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Tuesday, October 21, 2014

Passover story resonates across cultures

By Sarina Trangle
Posted
Marisol Dí­az/The Riverdale Press
Father Delgado, from the Church of the Mediator and Rabbi Burt Aaron Siegel from The Shul of New York, lead the First Annual Hispanic/Jewish MultiCultural Passover Seder.

 

One by one, the more than 30 people seated in the Church of the Mediator repeated the words of liberators, citing Nat Turner, who lead the bloodiest slave revolt in American history, Emanuel Ringelblum, a Polish historian who documented Jews’ plight from inside the Warsaw ghetto, and Robert Moses, a Civil Rights activist who was jailed while organizing black voter registration drives in Mississippi.

Steve Bergen, executive director of the Tech International Charter School, partnered with Rev. Diego Delgado-Miller of the Episcopal Church of the Mediator, and his own rabbi, Mr. Siegel from the Shul of New York in Manhattan, to host a multicultural Jewish-Hispanic Passover Seder on April 2. 

Mr. Bergen and Father Delgado-Miller created an original Haggadah with passages in Spanish, English and Hebrew that weave together Hispanic, Jewish and black tales of slavery and liberation long-celebrated separately in Kingsbridge.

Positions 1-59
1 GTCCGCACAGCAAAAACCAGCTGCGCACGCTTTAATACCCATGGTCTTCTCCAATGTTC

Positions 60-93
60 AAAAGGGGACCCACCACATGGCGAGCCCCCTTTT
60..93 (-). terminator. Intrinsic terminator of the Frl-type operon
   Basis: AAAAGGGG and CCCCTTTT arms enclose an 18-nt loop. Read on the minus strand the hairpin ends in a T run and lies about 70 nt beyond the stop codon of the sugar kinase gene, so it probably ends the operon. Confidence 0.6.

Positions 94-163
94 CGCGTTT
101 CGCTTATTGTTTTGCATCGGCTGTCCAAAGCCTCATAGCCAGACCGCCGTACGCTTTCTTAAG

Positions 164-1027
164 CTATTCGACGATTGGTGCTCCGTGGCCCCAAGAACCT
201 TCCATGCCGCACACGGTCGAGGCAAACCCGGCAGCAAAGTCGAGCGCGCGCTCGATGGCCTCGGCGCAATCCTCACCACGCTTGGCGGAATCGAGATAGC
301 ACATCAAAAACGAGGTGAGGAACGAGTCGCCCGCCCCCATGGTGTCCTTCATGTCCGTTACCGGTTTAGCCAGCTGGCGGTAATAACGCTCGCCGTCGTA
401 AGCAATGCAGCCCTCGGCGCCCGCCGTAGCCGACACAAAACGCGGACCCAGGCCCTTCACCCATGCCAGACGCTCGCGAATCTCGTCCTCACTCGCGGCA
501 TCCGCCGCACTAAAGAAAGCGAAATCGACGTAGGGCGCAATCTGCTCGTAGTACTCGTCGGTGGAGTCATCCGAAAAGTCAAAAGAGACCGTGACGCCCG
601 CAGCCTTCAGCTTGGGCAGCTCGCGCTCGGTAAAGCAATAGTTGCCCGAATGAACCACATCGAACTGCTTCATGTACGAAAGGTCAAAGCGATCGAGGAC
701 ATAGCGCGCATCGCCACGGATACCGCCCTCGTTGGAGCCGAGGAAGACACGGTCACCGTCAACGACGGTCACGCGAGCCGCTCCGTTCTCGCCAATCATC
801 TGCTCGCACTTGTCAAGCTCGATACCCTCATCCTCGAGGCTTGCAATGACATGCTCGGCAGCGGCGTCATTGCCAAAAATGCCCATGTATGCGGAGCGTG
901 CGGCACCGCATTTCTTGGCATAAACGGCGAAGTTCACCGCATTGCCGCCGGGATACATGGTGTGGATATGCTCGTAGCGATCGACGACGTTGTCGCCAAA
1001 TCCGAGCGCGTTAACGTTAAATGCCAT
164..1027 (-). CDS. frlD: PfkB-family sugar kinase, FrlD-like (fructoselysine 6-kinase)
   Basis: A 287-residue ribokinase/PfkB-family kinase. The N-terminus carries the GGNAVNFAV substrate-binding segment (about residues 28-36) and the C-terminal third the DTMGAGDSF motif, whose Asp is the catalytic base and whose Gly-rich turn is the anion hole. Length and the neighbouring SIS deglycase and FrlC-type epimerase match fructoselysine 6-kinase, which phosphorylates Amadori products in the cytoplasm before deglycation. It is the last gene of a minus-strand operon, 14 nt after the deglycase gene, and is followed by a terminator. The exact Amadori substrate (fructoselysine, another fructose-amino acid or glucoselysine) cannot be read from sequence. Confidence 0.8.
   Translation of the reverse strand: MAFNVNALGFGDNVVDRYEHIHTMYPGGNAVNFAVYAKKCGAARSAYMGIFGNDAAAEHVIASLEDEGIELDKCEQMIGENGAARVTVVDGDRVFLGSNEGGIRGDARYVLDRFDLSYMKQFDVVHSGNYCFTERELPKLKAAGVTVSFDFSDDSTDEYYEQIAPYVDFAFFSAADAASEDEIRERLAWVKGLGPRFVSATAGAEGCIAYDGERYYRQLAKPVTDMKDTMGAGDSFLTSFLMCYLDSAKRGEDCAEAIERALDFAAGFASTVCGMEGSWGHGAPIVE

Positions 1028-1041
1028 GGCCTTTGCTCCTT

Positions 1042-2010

Passover is a Jewish celebration of the ancient Israelites’ liberation. Jews typically celebrate by reading the Haggadah, which recounts how the prophet Moses led the Jews out of slavery in Egypt, parted the Red Sea and brought the Jews to Israel.

The auditorium bustled with students, parishioners and neighbors like Dicky Nuñez, who decided to attend after meeting Mr. Bergen in coffee shop on West 231st Street, and Herb Barret, a Jewish veteran who befriended Father Delgado-Miller while serving as a poll worker at the church. Between Hebrew songs and several participatory readings, Father Delgado-Miller and Rabbi Siegel explained the Seder plates, which contained several symbolic foods. 

Rabbi Siegel had people dip parsley in salt water to remind them of the tears shed by slaves. Father Delgado-Miller broke the matzo, an unleavened bread eaten by Jews to remind them of the provisions they ate while hastily fleeing Egypt. The two spiritual leaders lifted a shank bone in the air and explained that it symbolized God’s blessings, particularly, that God spared Jews who marked their homes with lamb blood.

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